Linked by Thom Holwerda on Mon 12th Mar 2007 23:02 UTC
Apple After yesterday's trip down memory lane with OS/2 2.1, I will today take you even further back. With the help of the recently released Apple Lisa emulator, ToastyTech (another invaluable tool for (G)UI fanatics such as myself) updated its set of screenshots from the Lisa Office System (version 3), the first commercially available graphical user interface for home use. "This Lisa emulator tries to give you the full experience of using an Apple Lisa. The backdrop is a photo of a Lisa that changes as the power light comes on and when you 'insert' a disk. It even plays the sound of the Lisa disk drive running as you access the disk. To start the emulator you must press the 'Power button' just as you would start a real Lisa." Read more for a few notes.
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RE[3]: Hmm
by ronaldst on Tue 13th Mar 2007 01:40 UTC in reply to "RE[2]: Hmm"
ronaldst
Member since:
2005-06-29

All I know is that if it weren't for Microsoft, I'd probably still be logging on to BBSes @ 2400baud with a side helping of incredibly proprietary hardware.

We'd still be stuck with fanatics. They'd just find someone else to piss and moan about... ;)

Reply Parent Score: -2

RE[4]: Hmm
by helf on Tue 13th Mar 2007 02:05 in reply to "RE[3]: Hmm"
helf Member since:
2005-07-06

Doubt it. Something else would have sprung up ;) I mean, just look at all the OSes prior and after Windows. *something* would have come along.

Edited 2007-03-13 02:05

Reply Parent Score: 2

RE[5]: Hmm
by BluenoseJake on Tue 13th Mar 2007 14:54 in reply to "RE[4]: Hmm"
BluenoseJake Member since:
2005-08-11

And something has really come along and knocked MS from the top, eh?

Reply Parent Score: 2

RE[4]: Hmm
by rayiner on Tue 13th Mar 2007 03:27 in reply to "RE[3]: Hmm"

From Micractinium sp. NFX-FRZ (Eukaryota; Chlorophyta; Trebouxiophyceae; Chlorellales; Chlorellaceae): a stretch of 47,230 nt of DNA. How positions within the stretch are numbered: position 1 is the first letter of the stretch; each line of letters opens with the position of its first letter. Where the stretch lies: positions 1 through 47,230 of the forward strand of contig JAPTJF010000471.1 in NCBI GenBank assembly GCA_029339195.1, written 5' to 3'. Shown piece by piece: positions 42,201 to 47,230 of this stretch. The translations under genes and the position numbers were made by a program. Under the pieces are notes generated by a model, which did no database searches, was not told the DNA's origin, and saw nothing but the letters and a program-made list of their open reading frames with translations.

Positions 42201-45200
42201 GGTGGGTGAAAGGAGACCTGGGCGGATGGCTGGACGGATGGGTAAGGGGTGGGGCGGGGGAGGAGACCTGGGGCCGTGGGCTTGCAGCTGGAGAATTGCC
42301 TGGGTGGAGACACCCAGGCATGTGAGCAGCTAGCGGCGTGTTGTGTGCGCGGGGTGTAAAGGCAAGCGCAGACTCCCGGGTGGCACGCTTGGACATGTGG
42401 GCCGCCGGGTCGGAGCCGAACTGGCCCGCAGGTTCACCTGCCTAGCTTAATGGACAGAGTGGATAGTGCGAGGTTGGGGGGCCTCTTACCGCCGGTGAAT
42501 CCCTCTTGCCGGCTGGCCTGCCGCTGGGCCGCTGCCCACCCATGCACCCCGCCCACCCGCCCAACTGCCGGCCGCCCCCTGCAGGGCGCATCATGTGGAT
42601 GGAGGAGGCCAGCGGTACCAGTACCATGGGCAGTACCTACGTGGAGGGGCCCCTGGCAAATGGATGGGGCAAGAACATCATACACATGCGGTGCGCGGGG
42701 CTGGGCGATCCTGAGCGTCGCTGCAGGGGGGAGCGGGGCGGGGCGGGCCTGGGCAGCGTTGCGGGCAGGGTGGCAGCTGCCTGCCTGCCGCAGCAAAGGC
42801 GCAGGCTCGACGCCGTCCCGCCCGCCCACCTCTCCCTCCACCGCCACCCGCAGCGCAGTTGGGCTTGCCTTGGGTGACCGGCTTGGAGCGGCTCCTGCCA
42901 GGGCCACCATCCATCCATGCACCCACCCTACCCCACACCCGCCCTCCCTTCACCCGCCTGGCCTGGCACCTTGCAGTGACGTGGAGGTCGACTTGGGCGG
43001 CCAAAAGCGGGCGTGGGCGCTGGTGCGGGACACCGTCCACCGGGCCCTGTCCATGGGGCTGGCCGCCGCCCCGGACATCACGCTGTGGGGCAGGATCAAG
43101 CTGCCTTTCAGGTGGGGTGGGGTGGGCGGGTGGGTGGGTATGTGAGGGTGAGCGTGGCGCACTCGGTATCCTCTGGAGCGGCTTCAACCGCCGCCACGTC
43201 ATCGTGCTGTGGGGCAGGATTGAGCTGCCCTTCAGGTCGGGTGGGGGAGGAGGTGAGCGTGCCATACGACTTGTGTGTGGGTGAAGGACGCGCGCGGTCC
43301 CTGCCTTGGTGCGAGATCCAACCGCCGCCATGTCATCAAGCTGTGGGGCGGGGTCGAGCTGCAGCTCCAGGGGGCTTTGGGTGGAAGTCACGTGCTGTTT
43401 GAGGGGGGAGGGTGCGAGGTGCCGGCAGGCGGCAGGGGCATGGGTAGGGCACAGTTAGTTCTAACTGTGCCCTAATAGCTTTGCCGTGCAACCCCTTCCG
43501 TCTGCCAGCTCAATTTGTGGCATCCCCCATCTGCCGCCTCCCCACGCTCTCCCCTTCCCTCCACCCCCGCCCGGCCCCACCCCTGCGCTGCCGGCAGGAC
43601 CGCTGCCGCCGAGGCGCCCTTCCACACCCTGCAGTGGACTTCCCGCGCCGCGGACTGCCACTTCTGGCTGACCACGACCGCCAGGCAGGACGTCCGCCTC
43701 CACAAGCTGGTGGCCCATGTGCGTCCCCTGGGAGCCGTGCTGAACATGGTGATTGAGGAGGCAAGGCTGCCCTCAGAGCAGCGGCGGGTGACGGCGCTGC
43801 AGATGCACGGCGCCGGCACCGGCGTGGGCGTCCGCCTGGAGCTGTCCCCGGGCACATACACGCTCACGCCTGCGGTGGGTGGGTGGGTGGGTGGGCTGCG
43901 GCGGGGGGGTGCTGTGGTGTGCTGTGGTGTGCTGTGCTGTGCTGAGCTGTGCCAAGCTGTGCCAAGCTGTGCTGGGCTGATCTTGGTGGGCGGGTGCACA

rayiner Member since:
2005-07-06

That doesn't exactly follow. The technology for creating desktop systems has been invented independently many times. The idea of the technology being there for so long, but nobody bringing it to market is... unlikely.

Heck, even without Newton we still would have calculus (courtesy of Leibniz). We'd surely have desktop computers without Bill Gates, a far lesser figure!

Reply Parent Score: 4

RE[4]: Hmm
by KevinG on Tue 13th Mar 2007 04:05 in reply to "RE[3]: Hmm"
KevinG Member since:
2007-03-13

If it wasn't for Microsoft, we'd actually wouldn't have been condemned to Win 9x in the 90s because we would have had operating systems by Digital Research, headed by the late Gary Kildall, who made the very first operating system for the home computer, as well as the programming language PL/M, CP/M(which was more advanced than DOS at the time when IBM was deliberating between DR and MS, as well as that operating system that made history), and several other things as well that were overshadowed by Bill, but were pretty important.

Reply Parent Score: 3

RE[4]: Hmm
by Kroc on Tue 13th Mar 2007 13:33 in reply to "RE[3]: Hmm"
Kroc Member since:
2005-11-10

Oh do shut up. Windows has been behind competitiors every year, year in year out. When Windows 1.0 was out, Lisa and Macs were years ahead. When Windows 3.0 was out, GEOS was years ahead technologically. Vista has just come out, with supprise supprise, all the features competitiors had between 2000-2006.

Reply Parent Score: 4

RE[5]: Hmm
by Mike Pavone on Tue 13th Mar 2007 15:08 in reply to "RE[4]: Hmm"
Mike Pavone Member since:
2006-06-26

Oh do shut up. Windows has been behind competitiors every year, year in year out. When Windows 1.0 was out, Lisa and Macs were years ahead.
When Windows 1.0 came out the Mac couldn't even run more than one program at a time. The Switcher that allowed task switching didn't arrive until 86 and the Multifinder didn't come until even later. The Lisa and Amiga obviously had Windows 1.0 beat though, but the design goals were obviously different. Windows 1.0 needed to run on common IBM compatible x86 hardware and be able to run DOS programs and these goals limited Windows 1.0 for obvious reasons. This is not to say that Windows 1.0 would necessarily been the best desktop OS at the time had those restrictions not been in place, but I think it's an imporant consideration when making such evaluations. I love technology for technology's sake as much as the next geek, but it needs to be accessible and accepted by its target audience to be useful.

Reply Parent Score: 1